Magic Shows and Miracles

Pippin, with Patina Miller (center), looks more like a circus than a Broadway show. (Michael J. Lutch)

Pippin, with Patina Miller (center), looks more like a circus than a Broadway show. (Michael J. Lutch)

Die-hard musical theater fans rejoice: A classic is returning to the Broadway stage! For the first time since its original five-year run closed in 1977, Pippin is making a whole new mark on the Great White Way.

The original production featured choreography and direction by Broadway master Bob Fosse. This updated version, which was first performed in December at the American Repertory Theater in Cambridge, MA, fuses the old with the new, with updated choreography by Chet Walker. “There are a couple places in the show where the original choreography appears—the ‘Manson Trio,’ the calypso dance from ‘With You’ and then a bit of ‘Magic to Do’—but with a twist,” says Pippin dancer Molly Tynes. “In the other numbers, Chet kind of tips his hat to the Fosse choreography.” Walker was in Pippin’s original Broadway company and is one of the few choreographers sanctioned by the Verdon/Fosse Estate to teach his iconic style.

So, we know the dancing will be phenomenal, but what is Pippin about? The dark musical comedy tells the fictionalized story of Pippin (the real-life son of King Charlemagne), who is trying to find his place in life. The plot is peppered with over-the-top characters: a mischievous lead player (a sort of emcee), an evil stepmother, a quirky grandmother and, of course, a beautiful love interest. And this production pulls out all the stops, presenting Pippin’s adventures as a circus. In fact, half the ensemble members are dancers, and the other half are circus-trained acrobats. Tynes walks that line, as the only dancer who also does aerial work. “The acrobats bring an interesting flavor to the cast because they come from a completely different world,” she says. “They’re doing these absolutely insane tricks you’re just not going to believe.”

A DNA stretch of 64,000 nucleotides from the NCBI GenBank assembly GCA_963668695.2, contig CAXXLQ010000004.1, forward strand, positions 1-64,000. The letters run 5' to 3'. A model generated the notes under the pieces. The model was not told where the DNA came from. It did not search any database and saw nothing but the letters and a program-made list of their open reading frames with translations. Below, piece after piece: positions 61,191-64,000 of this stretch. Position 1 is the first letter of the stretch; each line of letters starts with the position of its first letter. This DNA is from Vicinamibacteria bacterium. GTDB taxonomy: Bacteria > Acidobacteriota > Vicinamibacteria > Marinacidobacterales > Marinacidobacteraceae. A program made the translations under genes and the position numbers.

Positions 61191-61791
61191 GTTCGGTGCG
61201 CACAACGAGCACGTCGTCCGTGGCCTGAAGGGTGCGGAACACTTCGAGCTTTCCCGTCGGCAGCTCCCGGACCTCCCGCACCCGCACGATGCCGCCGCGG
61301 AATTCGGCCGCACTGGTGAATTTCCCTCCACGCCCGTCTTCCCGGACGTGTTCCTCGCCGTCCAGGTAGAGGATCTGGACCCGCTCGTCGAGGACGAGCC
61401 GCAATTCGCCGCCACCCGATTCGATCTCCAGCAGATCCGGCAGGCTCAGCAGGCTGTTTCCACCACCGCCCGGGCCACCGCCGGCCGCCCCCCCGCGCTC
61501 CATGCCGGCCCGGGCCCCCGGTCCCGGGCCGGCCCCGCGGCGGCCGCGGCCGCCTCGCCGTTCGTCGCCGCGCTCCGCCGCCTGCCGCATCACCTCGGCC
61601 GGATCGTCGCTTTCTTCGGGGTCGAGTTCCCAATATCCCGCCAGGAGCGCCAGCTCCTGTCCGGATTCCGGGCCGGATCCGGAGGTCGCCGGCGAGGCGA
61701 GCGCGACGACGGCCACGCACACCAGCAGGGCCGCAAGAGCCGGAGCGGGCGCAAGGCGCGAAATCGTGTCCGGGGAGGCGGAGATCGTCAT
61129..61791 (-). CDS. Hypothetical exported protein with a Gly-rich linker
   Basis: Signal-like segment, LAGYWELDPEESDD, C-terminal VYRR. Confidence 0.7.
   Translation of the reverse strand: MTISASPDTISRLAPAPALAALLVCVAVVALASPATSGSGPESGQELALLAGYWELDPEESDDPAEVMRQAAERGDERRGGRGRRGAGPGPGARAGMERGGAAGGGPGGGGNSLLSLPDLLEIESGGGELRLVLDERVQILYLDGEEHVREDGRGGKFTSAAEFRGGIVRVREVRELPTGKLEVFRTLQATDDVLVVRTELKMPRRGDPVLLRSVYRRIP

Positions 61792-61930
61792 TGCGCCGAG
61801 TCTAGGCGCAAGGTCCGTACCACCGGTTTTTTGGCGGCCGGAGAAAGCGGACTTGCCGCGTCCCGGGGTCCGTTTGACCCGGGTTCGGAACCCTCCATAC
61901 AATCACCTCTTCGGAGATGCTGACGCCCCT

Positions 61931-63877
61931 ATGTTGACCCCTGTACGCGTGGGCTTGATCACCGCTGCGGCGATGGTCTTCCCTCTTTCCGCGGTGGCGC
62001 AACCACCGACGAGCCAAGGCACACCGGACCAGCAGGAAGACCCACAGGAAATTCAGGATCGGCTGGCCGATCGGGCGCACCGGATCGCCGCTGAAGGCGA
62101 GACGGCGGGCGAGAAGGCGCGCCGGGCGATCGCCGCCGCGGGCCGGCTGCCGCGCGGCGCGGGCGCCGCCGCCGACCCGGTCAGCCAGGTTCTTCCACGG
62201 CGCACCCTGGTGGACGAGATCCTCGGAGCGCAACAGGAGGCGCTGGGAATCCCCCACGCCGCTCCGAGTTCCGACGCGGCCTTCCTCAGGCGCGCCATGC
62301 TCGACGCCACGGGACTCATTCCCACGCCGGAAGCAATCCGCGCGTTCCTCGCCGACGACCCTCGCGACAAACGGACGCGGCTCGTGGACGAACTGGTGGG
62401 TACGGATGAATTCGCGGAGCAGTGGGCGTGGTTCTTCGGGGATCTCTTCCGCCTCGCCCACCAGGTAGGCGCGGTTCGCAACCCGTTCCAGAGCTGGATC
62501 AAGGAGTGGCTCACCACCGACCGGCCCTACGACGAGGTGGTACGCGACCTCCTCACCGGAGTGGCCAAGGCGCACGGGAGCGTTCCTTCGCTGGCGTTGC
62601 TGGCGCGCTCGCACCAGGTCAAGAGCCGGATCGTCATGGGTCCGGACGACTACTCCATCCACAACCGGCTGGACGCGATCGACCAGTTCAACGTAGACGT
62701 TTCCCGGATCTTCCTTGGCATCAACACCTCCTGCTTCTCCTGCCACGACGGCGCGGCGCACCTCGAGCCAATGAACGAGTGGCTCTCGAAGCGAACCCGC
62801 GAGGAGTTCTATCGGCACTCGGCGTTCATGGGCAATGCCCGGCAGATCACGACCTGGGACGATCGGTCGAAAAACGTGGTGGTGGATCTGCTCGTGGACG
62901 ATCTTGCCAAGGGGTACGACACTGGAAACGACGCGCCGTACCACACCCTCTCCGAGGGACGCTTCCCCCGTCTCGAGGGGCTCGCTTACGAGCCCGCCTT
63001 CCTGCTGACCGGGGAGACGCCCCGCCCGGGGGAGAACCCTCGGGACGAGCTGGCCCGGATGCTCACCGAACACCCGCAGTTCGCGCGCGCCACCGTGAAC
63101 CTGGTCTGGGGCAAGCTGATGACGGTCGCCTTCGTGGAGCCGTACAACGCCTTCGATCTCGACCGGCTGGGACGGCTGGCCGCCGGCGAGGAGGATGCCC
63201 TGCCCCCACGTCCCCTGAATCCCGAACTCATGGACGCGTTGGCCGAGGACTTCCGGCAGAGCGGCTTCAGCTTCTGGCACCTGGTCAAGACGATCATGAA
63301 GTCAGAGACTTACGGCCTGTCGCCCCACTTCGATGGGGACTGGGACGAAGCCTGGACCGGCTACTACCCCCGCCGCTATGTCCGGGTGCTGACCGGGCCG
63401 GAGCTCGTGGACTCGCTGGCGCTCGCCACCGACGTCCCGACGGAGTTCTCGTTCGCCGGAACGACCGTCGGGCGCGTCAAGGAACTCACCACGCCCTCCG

Fosse-style choreography, a stage-ready story and classic Broadway tunes—why did it take so long for this show to be revived? “I think it’s difficult to take something that’s so memorialized and make it appealing to new audiences without alienating the old,” Tynes says. “But adding the circus element gives the show a new context, and we’ve had great feedback from people who loved the original and feel this is the way to bring it into the future.”

Pippin opens at the Music Box Theatre in NYC April 25. Get your tickets at pippinthemusical.com.

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